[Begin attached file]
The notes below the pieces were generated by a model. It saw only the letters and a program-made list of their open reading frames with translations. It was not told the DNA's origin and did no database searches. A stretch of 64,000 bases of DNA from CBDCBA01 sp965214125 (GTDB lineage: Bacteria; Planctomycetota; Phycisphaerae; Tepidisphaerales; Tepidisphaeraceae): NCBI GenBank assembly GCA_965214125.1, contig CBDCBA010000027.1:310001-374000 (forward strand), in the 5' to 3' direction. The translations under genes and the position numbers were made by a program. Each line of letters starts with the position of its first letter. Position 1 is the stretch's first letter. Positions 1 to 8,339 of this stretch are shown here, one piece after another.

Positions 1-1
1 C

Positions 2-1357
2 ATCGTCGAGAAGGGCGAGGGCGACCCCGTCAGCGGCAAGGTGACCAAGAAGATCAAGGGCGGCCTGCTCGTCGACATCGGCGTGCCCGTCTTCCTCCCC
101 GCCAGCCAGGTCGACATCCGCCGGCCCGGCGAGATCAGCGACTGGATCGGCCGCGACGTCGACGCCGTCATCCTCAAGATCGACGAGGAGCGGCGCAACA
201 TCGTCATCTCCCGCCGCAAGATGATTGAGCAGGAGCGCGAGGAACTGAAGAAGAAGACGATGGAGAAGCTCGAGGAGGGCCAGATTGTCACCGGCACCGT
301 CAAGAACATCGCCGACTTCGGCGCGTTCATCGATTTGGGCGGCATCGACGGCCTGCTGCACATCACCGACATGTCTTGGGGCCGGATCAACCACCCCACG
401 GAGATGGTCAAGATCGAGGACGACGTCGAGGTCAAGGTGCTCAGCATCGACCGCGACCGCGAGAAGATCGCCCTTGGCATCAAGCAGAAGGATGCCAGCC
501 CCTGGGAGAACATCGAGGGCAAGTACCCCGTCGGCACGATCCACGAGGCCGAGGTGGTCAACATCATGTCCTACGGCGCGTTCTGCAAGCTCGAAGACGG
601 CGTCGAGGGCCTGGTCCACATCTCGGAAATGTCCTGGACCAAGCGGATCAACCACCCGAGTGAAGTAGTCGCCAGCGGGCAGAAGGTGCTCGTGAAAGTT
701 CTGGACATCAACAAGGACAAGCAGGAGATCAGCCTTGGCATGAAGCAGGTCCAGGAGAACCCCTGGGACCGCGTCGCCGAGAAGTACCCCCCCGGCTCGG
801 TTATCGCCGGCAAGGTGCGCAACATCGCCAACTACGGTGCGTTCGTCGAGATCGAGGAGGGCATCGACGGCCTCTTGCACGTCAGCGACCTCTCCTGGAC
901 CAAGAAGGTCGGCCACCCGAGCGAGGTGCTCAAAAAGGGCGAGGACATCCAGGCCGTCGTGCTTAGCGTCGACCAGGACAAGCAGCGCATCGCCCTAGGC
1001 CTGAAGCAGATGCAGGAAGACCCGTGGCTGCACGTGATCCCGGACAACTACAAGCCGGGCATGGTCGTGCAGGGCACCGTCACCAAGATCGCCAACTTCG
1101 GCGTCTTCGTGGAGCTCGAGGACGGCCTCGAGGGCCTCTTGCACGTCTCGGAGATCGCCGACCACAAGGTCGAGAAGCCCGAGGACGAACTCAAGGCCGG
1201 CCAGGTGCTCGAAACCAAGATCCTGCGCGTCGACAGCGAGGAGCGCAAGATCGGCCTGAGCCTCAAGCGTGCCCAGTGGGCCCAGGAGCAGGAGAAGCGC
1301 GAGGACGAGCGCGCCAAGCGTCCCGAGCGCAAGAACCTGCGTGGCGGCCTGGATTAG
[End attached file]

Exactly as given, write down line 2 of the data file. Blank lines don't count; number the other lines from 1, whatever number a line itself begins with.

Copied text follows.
Positions 1-1